He's batted over .380 with more than 40 stolen bases during his high school career and some teams are considering him as a future outfielder. But he throws 94 mph, too, and pitchers with that stuff are more uncommon.

He's got plenty of big-game experience. Two years ago, he helped lead Team USA's Youth National Team to a second-place finish in Mexico in a Pan-American qualifying tournament for the 2005 World Youth Championship. He also played on four national AAU championship teams at ages nine, 10, 11 and 14.

Main needs work on his breaking pitches, but that's usually the case with all young pitchers.

Jarrod Parker, right-hander
6-1, 175 pounds
Norwell (Indiana) High School

He won all of his first seven starts this spring with a 0.20 ERA, but that's in a limited amount of innings because of the weather conditions in Indiana. In 34 innings, he gave up 10 hits and six walks, while striking out 68. That was enough to make many scouts rate him as one of the top pitching prospects in the nation.

Of course, they saw plenty of Parker when he went 1-0 with an 0.77 ERA and 10 strikeouts in 12 innings for the U.S. National Team that finished runner-up to Korea in the World Junior Championship in Cuba.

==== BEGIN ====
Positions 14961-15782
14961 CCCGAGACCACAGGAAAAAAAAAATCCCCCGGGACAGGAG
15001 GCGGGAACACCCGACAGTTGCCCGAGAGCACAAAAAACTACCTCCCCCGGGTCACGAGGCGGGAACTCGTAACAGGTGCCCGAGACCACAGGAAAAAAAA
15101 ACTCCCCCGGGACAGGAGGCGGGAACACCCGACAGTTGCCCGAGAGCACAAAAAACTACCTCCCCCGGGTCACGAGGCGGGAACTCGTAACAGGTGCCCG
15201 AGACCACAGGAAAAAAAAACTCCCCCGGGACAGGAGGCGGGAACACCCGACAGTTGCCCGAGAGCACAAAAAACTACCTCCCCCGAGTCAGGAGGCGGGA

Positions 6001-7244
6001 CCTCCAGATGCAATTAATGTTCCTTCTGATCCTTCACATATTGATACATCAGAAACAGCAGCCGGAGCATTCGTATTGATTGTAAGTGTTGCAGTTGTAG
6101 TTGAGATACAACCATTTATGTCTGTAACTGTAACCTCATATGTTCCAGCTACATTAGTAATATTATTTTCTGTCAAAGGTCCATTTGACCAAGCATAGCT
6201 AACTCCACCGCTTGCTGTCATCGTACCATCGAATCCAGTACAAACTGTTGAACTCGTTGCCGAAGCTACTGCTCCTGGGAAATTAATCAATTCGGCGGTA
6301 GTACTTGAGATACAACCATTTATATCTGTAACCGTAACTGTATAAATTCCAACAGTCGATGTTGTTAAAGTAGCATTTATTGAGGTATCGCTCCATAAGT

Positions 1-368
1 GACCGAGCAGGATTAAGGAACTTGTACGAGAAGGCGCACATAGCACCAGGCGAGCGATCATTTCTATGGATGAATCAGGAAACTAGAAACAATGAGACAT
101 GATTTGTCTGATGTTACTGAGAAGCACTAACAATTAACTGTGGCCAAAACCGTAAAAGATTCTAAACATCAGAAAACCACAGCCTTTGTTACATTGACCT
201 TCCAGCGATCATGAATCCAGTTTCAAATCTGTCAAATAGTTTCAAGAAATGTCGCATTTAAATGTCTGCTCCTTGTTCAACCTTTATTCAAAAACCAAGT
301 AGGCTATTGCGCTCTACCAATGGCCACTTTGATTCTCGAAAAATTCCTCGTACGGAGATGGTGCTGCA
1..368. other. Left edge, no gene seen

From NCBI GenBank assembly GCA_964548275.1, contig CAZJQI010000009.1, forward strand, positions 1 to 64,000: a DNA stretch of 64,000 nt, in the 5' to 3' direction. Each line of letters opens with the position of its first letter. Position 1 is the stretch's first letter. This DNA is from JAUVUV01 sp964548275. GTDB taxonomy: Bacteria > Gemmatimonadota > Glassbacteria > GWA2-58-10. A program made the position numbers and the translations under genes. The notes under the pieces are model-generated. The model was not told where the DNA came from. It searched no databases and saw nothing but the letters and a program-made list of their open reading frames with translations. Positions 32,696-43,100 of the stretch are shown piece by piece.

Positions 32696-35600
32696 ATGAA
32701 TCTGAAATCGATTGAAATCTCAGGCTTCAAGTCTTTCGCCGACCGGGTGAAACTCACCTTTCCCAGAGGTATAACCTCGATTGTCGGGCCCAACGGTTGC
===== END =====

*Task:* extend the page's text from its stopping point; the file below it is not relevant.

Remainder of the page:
He's signed a letter of intent with Georgia Tech, where coach Danny Hall said the right-hander would move right into his starting rotation as a freshman. It is more likely that he'll be pitching professionally later this month, displaying a fastball that regularly hits 94-97 mph.

He commands both sides of the plate with his fastball and is not in the least bit fazed about pitching inside on hitters. He does it with a fluid delivery, though scouts wonder if his breaking pitches, still in the developmental stage, will have enough downward movement from a pitcher who stands only six-foot-one. Then again, all-stars Roy Oswalt and Tim Hudson are about that size and don't have that problem. Tom Gordon, at 5-foot-9, has been throwing a devastating curve to big-league hitters for 19 years.

There are times when scouts do something they dislike about some of their prospects: they over-analyze and think too much.

Josh Smoker
6-2, 190 pounds
Calhoun (Georgia) High School

Going 8-0 with an 0.76 ERA in nine starts this spring has boosted this stylish lefty's stock into a potential first-rounder. He's struck out 100 in 44 innings, allowing 12 hits and 17 walks.

As with most pitching prospects, he's got a good fastball, averaging 89-93 mph. Scouts like his ability to mix it in with a good breaking pitch, though Smoker has had times struggled to command the strike zone because of the late movement on his pitches.

He's solidly built, has good poise, and appears a little more polished than some high school pitchers who may have a little more raw ability.

What team wouldn't want a pitcher whose a real Smoker, though?

Tim Alderson
6-7, 210 pounds